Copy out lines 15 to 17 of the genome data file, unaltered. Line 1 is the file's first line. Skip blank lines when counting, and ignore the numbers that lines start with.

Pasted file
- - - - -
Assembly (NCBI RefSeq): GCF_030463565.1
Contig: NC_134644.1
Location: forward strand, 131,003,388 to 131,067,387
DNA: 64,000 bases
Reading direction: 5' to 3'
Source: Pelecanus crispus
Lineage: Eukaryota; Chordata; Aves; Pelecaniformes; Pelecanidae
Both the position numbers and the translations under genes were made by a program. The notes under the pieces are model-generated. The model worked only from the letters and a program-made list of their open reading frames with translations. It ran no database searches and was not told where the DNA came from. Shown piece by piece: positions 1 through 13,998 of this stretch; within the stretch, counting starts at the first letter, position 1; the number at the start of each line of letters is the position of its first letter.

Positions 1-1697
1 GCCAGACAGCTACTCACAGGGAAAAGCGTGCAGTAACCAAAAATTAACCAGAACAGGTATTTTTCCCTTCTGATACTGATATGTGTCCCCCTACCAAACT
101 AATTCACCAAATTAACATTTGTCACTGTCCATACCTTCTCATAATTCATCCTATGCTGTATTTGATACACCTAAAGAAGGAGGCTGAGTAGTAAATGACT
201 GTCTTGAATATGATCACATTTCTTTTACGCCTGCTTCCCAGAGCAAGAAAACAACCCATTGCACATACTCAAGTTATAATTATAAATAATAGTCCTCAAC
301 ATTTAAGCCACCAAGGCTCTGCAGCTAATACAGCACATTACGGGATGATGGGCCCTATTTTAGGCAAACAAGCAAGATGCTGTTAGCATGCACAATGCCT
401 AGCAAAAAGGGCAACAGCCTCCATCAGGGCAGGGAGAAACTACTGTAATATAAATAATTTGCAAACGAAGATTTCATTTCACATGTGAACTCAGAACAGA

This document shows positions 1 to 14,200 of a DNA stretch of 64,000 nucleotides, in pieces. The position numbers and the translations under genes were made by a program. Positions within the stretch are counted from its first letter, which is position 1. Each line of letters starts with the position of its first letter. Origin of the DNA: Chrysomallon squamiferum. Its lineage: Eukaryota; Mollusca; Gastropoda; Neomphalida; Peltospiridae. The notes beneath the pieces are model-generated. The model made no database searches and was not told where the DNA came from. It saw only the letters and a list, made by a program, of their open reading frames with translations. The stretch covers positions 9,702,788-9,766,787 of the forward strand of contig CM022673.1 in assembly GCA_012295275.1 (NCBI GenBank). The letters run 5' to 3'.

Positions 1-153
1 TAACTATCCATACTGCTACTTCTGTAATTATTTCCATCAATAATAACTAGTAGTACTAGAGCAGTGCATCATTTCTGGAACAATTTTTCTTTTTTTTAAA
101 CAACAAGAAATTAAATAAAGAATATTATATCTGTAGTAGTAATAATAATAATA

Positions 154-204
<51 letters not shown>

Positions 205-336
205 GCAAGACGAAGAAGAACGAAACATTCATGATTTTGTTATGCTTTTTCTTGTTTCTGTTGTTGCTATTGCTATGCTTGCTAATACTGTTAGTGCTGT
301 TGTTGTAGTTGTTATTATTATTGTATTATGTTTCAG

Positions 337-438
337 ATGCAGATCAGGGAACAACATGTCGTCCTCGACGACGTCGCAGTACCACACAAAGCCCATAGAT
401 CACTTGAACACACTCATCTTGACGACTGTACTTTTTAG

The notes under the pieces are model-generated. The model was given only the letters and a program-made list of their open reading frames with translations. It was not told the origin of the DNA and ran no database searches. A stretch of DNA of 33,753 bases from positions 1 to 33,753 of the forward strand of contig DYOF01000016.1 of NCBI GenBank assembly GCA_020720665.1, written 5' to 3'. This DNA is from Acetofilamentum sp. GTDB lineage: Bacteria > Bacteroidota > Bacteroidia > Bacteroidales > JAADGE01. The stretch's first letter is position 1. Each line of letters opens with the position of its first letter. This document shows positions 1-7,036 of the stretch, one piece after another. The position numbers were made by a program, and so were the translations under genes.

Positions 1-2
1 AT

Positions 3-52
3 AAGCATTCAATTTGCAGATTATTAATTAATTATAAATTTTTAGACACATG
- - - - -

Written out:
This document shows positions 1 to 14,200 of a DNA stretch of 64,000 nucleotides, in pieces. The position numbers and the translations under genes were made by a program. Positions within the stretch are counted from its first letter, which is position 1. Each line of letters starts with the position of its first letter. Origin of the DNA: Chrysomallon squamiferum. Its lineage: Eukaryota; Mollusca; Gastropoda; Neomphalida; Peltospiridae. The notes beneath the pieces are model-generated. The model made no database searches and was not told where the DNA came from. It saw only the letters and a list, made by a program, of their open reading frames with translations. The stretch covers positions 9,702,788-9,766,787 of the forward strand of contig CM022673.1 in assembly GCA_012295275.1 (NCBI GenBank). The letters run 5' to 3'.

Positions 1-153
1 TAACTATCCATACTGCTACTTCTGTAATTATTTCCATCAATAATAACTAGTAGTACTAGAGCAGTGCATCATTTCTGGAACAATTTTTCTTTTTTTTAAA